In Sam's entire life he's been on oral antiobiotics three times. He took them when he was six months old and had a sinus infection in conjuction with his bout with yersinia enterolytica. After  his surgery to place the tubes Sam took antibiotics for 10 days. Two weeks ago, after using a CT scan to diagnose, Sam was given two weeks of antibiotics to treat a very bad sinus infection. Sam turns five next month.

Today we returned to the ENT office for a follow-up on the sinus infection. Three days ago Sam's nose started to run again. As each day passes the mucus gains a bit more color. I mentioned this to the P.A. He told me (after examining Sam's adenoids) that we needed to keep Sam on a nasal spray (Veramyst) and "irrigate" his nose with saline at least three times a day. I asked him how to go about "irrigating" Sam's nose without having to hold him down.

He told me that he was the wrong man to ask. The gist of his comments concerned lecturing me about overuse of oral antibiotics (because apparently parents like me are at real risk of overusing antibiotics). He also told me that he'd physically restrain his daughter (the same age as Sam) in order to treat her. Saline works as well as oral antibiotics in fighting chronic sinus infection- this is good to know. It wasn't until the end of the conversation that he finally thought to describe the process of "irrigating" the nose. 

You have to understand that the last time a medical professional mentioned irrigation to me it was as I was using much of my own body weight to hold down a pygmy goat undergoing a c-section. When she talked of "irrigating" she meant, "pour a couple gallons of warm, sterile, saline over the incision so that I can look for bleeders." The doctor today apparently meant "moisten by spraying bottled saline up his nostril for half a second."

Did the man start out telling me how to treat Sam's nose? No, instead he lectured me about my parenting skills (since I'm opposed to holding my children down and treating them- instead I like to treat them as creatures of reason) and about overuse of antibiotics (yet, the bulk of antibiotics Sam has taken were prescribed by him- twice).

Central to my parenting philosophy has always been a deep respect for my children. I will not hold any of them down three times a day for medical treatment. They deserve better. Doctors should be able to offer advice about treatment that doesn't include physical restraint for almost five year olds. I didn't ask for a different solution- just advise about how to implement his instructions. 

Twenty years of working with horses has taught me that brute force is rarely needed and often causes way more harm than good. Sam won't be five and weigh 42 pounds for very long. I need to establish a relationship with him that is founded on trust. Sometimes he needs to do things that are scary or unpleasant. How can I get him to do those things once he's as big as I am if I treat him as if his fears and needs don't matter now? Sure, in an emergency I have no problem restraining him when it's for his own good- but three times a day, every day? No way. There has to be a better way to gain compliance. Of course it would be helpful if the doctor explained the treatment better. Irrigate. Moisten. Totally different actions.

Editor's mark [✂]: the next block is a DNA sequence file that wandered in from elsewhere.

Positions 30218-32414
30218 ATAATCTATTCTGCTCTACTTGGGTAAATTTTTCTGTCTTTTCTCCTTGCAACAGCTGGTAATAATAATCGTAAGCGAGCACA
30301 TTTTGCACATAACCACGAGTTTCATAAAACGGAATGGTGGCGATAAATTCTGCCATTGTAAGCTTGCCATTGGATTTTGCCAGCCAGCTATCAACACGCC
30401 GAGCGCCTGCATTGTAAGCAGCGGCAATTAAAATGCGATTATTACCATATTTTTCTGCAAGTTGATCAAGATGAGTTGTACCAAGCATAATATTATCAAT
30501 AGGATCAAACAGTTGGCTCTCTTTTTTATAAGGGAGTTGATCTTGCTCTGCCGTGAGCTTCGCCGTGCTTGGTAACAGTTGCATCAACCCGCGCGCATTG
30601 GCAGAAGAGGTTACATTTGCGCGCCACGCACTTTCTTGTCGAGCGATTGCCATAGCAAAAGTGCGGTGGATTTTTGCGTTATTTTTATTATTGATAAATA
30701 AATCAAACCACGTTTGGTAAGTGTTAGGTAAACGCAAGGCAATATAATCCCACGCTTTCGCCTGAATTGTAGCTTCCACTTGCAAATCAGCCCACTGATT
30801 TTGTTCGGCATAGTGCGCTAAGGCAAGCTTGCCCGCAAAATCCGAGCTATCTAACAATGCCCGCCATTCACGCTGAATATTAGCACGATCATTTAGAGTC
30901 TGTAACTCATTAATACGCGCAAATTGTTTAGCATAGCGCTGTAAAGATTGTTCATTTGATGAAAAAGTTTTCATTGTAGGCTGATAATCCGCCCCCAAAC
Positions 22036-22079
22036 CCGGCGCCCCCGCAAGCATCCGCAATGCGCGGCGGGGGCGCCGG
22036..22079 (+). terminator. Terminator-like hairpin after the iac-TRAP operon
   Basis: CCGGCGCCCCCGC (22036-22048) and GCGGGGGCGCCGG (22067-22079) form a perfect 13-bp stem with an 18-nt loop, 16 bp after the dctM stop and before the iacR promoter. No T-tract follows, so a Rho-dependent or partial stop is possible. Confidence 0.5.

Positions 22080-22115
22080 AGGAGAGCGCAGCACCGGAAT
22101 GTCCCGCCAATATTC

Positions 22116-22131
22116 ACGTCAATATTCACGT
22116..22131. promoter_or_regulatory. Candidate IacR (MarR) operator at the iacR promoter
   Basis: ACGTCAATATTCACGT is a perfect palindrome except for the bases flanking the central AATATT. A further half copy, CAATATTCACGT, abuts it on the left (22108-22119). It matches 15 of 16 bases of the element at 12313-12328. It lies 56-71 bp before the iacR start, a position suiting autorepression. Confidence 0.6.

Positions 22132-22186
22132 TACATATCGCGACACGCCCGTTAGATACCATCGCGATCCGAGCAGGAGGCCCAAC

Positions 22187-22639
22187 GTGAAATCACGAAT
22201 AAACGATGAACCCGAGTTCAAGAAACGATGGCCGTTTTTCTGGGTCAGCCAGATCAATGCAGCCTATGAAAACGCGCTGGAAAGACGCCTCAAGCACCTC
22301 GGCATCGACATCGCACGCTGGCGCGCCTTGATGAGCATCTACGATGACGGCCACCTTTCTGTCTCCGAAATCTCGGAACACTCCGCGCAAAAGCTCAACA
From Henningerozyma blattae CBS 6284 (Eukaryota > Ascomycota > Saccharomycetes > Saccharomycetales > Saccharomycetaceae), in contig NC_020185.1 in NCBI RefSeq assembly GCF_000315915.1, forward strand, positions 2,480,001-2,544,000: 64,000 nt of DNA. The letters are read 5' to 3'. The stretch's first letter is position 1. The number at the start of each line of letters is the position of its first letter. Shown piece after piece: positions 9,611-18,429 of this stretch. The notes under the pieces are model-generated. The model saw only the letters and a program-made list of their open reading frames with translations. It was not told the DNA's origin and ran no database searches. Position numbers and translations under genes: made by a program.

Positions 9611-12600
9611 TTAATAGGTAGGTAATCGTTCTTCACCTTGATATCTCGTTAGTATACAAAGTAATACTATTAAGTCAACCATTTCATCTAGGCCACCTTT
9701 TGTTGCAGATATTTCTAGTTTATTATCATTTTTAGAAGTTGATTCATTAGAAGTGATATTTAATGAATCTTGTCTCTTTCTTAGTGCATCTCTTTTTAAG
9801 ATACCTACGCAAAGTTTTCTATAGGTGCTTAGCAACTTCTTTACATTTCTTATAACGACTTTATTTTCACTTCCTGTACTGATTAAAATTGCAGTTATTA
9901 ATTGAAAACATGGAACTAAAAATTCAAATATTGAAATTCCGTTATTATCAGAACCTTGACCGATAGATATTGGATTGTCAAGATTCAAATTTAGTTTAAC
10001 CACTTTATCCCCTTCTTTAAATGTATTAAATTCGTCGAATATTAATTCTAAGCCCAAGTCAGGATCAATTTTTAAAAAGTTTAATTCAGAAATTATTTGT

Monday, May 11, 2009

Oh dear! Chris has learned to surf the web!

 I think it's time to activate my parental controls feature for the internet. Chris has learned to surf the net. He loves youtube! Since he frequently searches "bunny" and "rabbit" I'm a bit concerned about him finding "bunnies" that are not lagomorphs!

Thursday, May 07, 2009

Reflections on ceremony, death, and hope

Does anyone ever enjoy attending a funeral? It's not a happy occasion. The "man of the hour" is not able to actively participate or contribute to the remarks (as you know he would have liked). Most difficult of all- if the life you're celebrating is that of a person you usually hang out with when attending funerals- the loss is even more apparent. When the speakers say something entirely too preachy or serious it's automatic to look towards Uncle K- but today he wasn't there. I mean his body was there- in a box- at the front of the room. But to quote Matthew 28:6, "He is not here, he is risen," and he is sorely missed.

Unfortunately, Dave's family has provided me with the opportunity to attend many funerals in the past 10 years. I've only attended 3 funerals for friends and family on my side in the same amount of time. Ten years is a long time for reflection about what I do, and do not, like at any given funeral. My husband will think me very macabre, so we won't tell him what this post is about and he most likely won't ever read it on his own. If I die, could someone please print out my wishes in time to plan the funeral around them?

I love music and singing. When I die I'd love to have lots of music and singing. My absolute favorite hymns are:  1. Simple Gifts,  2. Bringing in the Sheaves, and  3. Joyful, Joyful. I'm also rather fond of, "How Great Thou Art," but it's so common at funerals that you don't have to sing it at mine (unless you want to).